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Aviation Blog

Report: UAE's Emirates Airline Set to Use 'Bitcoin as a Payment Service' – Featured Bitcoin News – Bitcoin News

by Terence Zimwara
One of the United Arab Emirates (UAE)’s leading airlines, Emirates Airline, said it has plans to add “bitcoin as a payment service.” The airline is planning to recruit personnel to create applications that monitor client needs.
The United Arab Emirates (UAE)’s leading airline, Emirates Airline, will soon embrace “bitcoin as a payment service,” the company’s chief operating officer (COO) Adel Ahmed Al-Redha has said. In addition, the airline will add non-fungible token (NFT) collectibles on its webpage.
Reports of the airline’s plan to embrace bitcoin come just a few weeks after it revealed its NFT and metaverse plans. As reported by News, the company’s goal with the metaverse launch is to ensure the airline is “aligned with the UAE’s vision for the digital economy.”

In remarks published in Arab News, Al Redha hinted that his company may have to recruit employees to assist it in creating applications which monitor customer needs. He also spoke of the differences between NFTs and the metaverse. He explained:
“NFTs and metaverse are two different applications and approaches. With the metaverse, you will be able to transform your whole processes — whether it is in operation, training, sales on the website, or complete experience — into a metaverse type application, but more importantly making it interactive.”
The report did not state when the airline expects to launch its bitcoin payment service.
What are your thoughts on this story? Tell us what you think in the comments section below.
Terence Zimwara is a Zimbabwe award-winning journalist, author and writer. He has written extensively about the economic troubles of some African countries as well as how digital currencies can provide Africans with an escape route.

Image Credits: Shutterstock, Pixabay, Wiki Commons, kamilpetran
Disclaimer: This article is for informational purposes only. It is not a direct offer or solicitation of an offer to buy or sell, or a recommendation or endorsement of any products, services, or companies. does not provide investment, tax, legal, or accounting advice. Neither the company nor the author is responsible, directly or indirectly, for any damage or loss caused or alleged to be caused by or in connection with the use of or reliance on any content, goods or services mentioned in this article.
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A new solar aircraft might stay in the air for an entire year without landing – Interesting Engineering

As a ‘pseudo-satellite’, it could be the future of military drones.
Back in August of 2021, news surfaced that the US Navy was working with a U.S.-Spanish aerospace company called Skydweller on an uncrewed aircraft also called Skydweller, which is capable of staying in the air for 90 days without needing to land thanks to large strips of solar panels on both of its wings. Since then, Skydweller has been busy most recently raising funds for its innovative airplane.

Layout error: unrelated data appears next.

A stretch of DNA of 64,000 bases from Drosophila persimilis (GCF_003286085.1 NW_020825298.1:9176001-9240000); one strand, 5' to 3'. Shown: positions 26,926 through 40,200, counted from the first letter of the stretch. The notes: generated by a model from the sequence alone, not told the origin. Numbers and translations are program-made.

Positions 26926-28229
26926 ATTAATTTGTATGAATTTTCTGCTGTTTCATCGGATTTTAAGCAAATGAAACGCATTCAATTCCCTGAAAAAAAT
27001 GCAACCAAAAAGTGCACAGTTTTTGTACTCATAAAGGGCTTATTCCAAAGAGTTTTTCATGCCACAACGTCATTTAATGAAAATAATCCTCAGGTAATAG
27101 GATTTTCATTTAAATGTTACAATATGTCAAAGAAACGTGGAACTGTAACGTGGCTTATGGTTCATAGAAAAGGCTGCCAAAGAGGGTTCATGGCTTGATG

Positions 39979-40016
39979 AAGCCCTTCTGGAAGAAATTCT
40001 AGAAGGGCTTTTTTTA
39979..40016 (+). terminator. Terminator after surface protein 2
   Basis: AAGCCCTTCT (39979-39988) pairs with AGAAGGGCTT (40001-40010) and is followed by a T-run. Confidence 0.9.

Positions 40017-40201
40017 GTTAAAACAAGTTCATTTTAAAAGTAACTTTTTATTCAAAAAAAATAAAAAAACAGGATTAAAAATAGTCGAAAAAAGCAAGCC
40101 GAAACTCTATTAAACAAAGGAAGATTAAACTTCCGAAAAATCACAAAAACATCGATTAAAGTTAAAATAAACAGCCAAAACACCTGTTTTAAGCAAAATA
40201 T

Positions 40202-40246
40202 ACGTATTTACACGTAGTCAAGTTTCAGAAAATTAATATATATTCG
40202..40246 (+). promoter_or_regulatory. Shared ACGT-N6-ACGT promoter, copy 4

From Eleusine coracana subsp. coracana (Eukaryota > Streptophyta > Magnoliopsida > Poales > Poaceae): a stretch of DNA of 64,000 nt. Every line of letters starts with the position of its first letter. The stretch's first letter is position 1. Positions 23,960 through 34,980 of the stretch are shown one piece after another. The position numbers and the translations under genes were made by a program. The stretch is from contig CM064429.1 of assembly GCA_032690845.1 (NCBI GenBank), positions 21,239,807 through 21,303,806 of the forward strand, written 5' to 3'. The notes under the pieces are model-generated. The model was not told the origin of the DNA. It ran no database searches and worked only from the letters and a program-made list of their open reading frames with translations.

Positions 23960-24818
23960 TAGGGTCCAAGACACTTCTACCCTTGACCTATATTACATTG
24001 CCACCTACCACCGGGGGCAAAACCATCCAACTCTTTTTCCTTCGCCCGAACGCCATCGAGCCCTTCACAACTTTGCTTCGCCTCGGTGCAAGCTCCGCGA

Last month, the firm was awarded a $14 million contract with the Defense Innovation Unit (DIU), in conjunction with U.S. Navy, to advance and integrate technologies in support of Skydweller’s development, according to a press release by the firm.
“Furthering perpetual flight aircraft for solving next-generation government sensing and monitoring solutions is critical to national security. This collaboration will accelerate the development of our platform, providing a viable, carbon-neutral solution which expands the aircraft mission capabilities significantly,” said at the time CEO Dr. Robert Miller.
“This contract allows Skydweller to continue supporting the Department of Defense by addressing the current needs of our Combatant Commands and creating military-grade unmanned aerial systems that can operate safely and reliably at record endurance in various, changing environmental conditions.” 
Now, according to a CNN interview published Thursday, Miller says the plane could possibly stay in the air for an entire year and serve as the world’s first commercially viable “pseudo-satellite.” What is that?
“A pseudo-satellite is an aircraft that stays aloft, let’s say, indefinitely,” explained Miller. “That means 30, 60, 90 days — maybe a year. And as such, it can do basically anything you would imagine a satellite can do.” And since the plane can return to Earth whenever its operators desire, it would not create a problem with space debris that most satellites face today.
Even better, Miller and his team have engineered the plane to be able to fly autonomously like a drone. There is a pilot there for safety but not a necessity. Miller now hopes the aircraft could be deployed as early as 2023.
Once it has been deployed, it could undertake many applications with environmental benefits such as monitoring the use of natural resources and even disaster response. 
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Ukrainian fleets: Where are the aircraft now? – The Points Guy

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When Ukraine was attacked on Feb. 24, 2022, one of the first targets of Russian troops was the Antonov airfield in Hostomel, just a few miles northwest of Kyiv.